One of the most frustrating things about this debacle was that initially, Brian Olek used a pseudonym to throw shade. It was gutless. It was gutless because he claimed to want to be the villain. An objectively critical voice that “we” could use as a heel. The difference between an actual heel, a Roddy Piper of sorts, and what Olek is envisioning is that actual heels, actual villains put themselves out there. They are accessible. They are real. A good local heel-type musician could be celebrated in town, I’m sure of it. A heel that would be respected in this town is one that was willing to put himself out there in front of the people he’s criticizing and sharing his art with those same people. We’re not getting that with someone who’s cool with hiding behind pseudonyms or dodging tough questions or not playing live shows. It’s a farce. It’s an internet troll. It’s sad. Brian, you asked for criticism, so here’s some criticism: Do a better job at being critical and put yourself out on display if you want to be a villain in town.

There was a salient point that came out of Olek, though. Truthfully, he is absolutely correct in saying that this music community in C-U is too self-congratulatory. This publication and the buzz are guilty as charged. We don’t criticize local music enough. We criticize restaurants and local theater, but not people with instruments often enough. I don’t have a good reason for that. I believe that art is art, and it’s open to criticism. Chefs putting out food, to me, is art. If we can criticize their art, we should absolutely be critiquing a local band’s record with a fine-tooth comb. Not every record that’s made and put out in Champaign-Urbana is good. Not even close. I’ve seen terrible performances in the last year. I’ve been bored out of my mind at certain shows. I’ve left certain shows early. It’s time that we start letting local musicians know when their art is displeasing.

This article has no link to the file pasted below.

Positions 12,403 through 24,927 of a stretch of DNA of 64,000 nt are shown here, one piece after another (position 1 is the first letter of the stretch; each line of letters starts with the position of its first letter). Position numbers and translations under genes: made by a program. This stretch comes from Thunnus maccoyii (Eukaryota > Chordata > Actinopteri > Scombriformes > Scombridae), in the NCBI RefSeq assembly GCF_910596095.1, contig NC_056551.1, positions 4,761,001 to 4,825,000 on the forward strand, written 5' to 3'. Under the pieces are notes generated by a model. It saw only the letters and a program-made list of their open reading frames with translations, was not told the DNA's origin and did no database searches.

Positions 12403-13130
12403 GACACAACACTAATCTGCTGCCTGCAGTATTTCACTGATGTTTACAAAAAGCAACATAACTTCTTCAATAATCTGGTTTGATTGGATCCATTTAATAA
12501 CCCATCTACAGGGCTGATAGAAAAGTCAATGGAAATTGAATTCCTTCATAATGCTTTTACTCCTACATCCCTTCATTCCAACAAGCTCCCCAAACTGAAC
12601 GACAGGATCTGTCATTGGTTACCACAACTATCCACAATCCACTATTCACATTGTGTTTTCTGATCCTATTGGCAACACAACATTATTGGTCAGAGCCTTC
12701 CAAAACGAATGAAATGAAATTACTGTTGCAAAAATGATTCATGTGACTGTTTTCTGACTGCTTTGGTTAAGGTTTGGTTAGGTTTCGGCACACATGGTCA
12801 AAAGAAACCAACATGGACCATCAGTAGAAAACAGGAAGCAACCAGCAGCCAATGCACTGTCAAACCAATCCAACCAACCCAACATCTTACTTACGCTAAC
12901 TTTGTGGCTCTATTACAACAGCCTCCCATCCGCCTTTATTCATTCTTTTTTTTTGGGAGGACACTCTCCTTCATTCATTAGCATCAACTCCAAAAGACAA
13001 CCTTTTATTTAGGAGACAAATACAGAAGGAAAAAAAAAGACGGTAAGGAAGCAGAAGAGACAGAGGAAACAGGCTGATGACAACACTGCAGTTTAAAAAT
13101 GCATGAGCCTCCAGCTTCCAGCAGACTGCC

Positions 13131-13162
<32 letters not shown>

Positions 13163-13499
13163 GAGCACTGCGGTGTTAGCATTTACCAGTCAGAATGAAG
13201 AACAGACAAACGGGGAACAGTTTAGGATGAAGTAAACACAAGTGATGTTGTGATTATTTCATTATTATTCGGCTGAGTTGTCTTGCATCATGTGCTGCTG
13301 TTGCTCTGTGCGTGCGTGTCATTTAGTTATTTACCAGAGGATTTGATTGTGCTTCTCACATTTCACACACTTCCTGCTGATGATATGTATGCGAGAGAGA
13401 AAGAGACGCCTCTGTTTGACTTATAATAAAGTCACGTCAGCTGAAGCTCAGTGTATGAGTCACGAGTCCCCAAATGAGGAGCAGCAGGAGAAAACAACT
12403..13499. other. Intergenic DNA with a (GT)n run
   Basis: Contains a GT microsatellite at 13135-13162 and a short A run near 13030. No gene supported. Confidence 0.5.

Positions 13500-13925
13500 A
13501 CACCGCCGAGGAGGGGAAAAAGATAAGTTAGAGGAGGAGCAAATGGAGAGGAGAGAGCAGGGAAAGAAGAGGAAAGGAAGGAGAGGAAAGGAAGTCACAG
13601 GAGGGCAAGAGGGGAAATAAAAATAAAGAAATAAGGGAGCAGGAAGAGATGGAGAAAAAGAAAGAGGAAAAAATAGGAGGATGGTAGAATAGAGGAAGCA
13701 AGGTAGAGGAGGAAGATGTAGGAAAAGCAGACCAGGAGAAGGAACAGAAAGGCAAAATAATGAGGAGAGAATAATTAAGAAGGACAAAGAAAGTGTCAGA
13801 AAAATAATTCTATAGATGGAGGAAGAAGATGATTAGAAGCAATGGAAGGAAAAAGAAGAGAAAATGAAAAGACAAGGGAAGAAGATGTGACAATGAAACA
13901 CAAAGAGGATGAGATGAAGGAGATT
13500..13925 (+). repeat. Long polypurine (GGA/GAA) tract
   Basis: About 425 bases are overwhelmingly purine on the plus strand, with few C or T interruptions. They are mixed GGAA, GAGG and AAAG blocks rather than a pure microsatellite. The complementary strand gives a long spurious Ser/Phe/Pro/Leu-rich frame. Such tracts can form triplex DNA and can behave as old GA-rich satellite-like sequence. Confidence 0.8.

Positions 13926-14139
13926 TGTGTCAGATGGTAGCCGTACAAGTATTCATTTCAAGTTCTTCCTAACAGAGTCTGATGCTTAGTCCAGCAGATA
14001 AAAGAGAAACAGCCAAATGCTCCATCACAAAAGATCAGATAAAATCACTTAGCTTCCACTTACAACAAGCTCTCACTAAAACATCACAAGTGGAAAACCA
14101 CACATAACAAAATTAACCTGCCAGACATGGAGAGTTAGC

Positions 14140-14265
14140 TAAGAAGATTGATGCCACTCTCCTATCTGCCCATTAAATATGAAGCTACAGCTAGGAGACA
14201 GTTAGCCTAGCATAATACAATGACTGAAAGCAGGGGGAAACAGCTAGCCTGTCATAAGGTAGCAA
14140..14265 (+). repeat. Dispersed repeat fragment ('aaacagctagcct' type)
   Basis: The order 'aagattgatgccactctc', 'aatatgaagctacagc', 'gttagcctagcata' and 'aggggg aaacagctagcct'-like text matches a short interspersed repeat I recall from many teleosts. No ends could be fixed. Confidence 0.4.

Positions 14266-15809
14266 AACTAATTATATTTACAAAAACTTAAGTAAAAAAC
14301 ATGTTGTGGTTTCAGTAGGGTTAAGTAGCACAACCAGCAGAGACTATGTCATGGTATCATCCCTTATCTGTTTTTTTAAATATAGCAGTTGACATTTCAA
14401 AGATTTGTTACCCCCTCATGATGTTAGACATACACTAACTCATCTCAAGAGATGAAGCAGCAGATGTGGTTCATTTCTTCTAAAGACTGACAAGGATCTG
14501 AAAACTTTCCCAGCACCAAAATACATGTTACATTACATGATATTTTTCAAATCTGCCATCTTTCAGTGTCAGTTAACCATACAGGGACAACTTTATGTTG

When we think about musical success, we have to realize that with art it’s subjective. That may be the underlying issue with Olek’s arguments and the ideas coming from his brain. When he starts talking about not wanting people to think certain local bands are successful, his perceived objectivity gets in the way of being right. Typically, claiming to be objective gets you off the hook for having an unpopular opinion amongst a rabid fan base. It’s like using sabermetrics to explain why Ryan Theriot was a bad baseball player to Cubs fans. They loved his scrappy passion for the game, but the underlying numbers showed he was terrible. They’d begrudgingly accept what you’re telling them because you have proof. In this instance, if success is defined by each individual band, it’s impossible to say who is and isn’t successful. That word becomes meaningless when an outsider uses it.

The bottom line, C-U music critics, is that we DO need to be more critical of one another. We strive for greatness and have fun, but that doesn’t mean that everything is great. It’s okay to be critical! That should be the major takeaway from Olek’s interviews here.

I truly hope Telepath and Brian Olek grow within C-U. It’s not my bag, but it might be someone else’s. That’s what’s important in town. The success, if you will, of the C-U music community rests on having a variety of personalities and sounds. Welcome to it, Olek. Stick around.